Grant of Compulsory License for Bayer’s Nexavar in India raises more questions than answers

On March 12, 2012, the Patent Office of India, in its landmark ruling, granted its first ever Compulsory License (CL) for Bayer’s patented kidney and liver cancer drug Nexavar (Sorafenib), to the generic pharma player Natco, broadly citing the following reasons:

  • Reasonable requirements of public under Section 84 have not been satisfied.
  • The Patented Drug was not available to the public at a reasonably affordable price as per Section 84 (1) (b).
  • Patented invention is not worked in the territory of India as per Section 84 (1) (c)

The 62 page order of the Controller General of Patents, Designs and Trade Mark (CGPDTM) granted the CL to Natco for the rest of patent life of sorafenib in India at the high end of the UNDP 2001 royalty guidelines at 6 percent.

Sorafenib:

Sorafenib was co-developed and co-marketed by Bayer and Onyx Pharmaceuticals  for the treatment of advanced  renal cell and hepatocellular carcinoma. The drug got its first regulatory approval from the US FDA for advanced renal cell carcinoma in 2005.

National Institute of Health and Clinical Excellence (NICE) of UK had indicated that the drug extends life of the kidney cancer patients by three months on an average.

As stated earlier, in March 2008, Indian patent for Sorafenib was granted to Bayer by the CGPDTM. Thereafter, in December 2010 Natco had requested for a voluntary license from Bayer, which was rejected by the patentee.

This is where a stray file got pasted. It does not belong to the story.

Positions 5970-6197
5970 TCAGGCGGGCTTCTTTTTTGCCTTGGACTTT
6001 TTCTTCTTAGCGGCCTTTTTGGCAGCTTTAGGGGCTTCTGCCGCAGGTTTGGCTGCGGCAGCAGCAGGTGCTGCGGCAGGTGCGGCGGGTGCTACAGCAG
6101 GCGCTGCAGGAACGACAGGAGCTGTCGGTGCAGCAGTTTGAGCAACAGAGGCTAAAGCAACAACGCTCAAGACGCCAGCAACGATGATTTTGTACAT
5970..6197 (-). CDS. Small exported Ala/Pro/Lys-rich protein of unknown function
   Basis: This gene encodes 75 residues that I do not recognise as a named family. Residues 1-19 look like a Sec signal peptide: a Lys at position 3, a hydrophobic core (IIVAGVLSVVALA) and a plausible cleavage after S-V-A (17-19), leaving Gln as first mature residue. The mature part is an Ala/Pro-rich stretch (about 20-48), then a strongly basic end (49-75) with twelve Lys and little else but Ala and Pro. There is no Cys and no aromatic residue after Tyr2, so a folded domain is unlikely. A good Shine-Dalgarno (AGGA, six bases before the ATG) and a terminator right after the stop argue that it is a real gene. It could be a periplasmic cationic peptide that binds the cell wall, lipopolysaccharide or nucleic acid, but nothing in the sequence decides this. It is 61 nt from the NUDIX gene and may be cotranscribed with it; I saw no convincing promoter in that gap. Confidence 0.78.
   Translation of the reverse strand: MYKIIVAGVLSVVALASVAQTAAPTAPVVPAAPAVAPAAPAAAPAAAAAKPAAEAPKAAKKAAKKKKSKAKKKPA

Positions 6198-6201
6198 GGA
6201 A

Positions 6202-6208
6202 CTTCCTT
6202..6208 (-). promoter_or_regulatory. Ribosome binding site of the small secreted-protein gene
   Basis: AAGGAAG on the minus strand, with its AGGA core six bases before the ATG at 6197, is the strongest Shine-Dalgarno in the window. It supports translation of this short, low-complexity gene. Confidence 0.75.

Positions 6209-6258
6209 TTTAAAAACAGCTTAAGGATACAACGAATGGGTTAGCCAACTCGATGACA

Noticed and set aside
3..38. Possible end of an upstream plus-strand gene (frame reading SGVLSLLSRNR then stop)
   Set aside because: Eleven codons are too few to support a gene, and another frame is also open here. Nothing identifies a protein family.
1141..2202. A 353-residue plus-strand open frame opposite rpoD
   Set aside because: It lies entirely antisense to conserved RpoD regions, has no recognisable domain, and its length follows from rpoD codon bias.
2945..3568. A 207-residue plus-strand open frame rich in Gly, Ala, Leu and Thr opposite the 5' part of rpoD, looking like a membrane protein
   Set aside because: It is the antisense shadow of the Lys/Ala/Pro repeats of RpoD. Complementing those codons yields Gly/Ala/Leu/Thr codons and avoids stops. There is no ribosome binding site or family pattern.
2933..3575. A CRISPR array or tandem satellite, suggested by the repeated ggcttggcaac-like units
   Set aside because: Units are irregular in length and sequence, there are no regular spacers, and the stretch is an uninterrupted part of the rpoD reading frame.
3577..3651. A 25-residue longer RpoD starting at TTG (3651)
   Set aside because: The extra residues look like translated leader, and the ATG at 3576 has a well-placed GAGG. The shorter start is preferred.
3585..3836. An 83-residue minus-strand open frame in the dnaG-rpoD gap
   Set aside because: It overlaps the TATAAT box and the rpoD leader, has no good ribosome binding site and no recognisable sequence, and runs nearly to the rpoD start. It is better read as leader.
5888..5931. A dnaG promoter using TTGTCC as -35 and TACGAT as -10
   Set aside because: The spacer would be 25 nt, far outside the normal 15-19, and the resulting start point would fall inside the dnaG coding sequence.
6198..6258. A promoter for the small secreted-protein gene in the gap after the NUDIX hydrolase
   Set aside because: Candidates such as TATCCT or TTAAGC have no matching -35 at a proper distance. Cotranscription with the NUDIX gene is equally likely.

It has been reported that sorafenib was registered as an ‘orphan drug’ in the US. The R&D cost of sorafenib was partly subsidized by the US Orphan Drug tax credit.

Mixed reaction:

Though the research based pharmaceutical industry across the world expressed its disappointment over the judgment, many experts and NGOs from different parts of the globe have opined that CGPDTM has set a right precedence by granting a CL for sorafenib, which will ensure, in the times to come, that patent monopolies are kept limited, especially when the patented products are not “reasonably affordable”.

Many people, therefore, envisage that the grant of the first ever CL by the Indian Patent Office could ultimately open the door for other generics players of India to apply for the same on similar grounds and mainly for ‘non-working of patents’, as many patented medicines are now imported into India by the respective global players.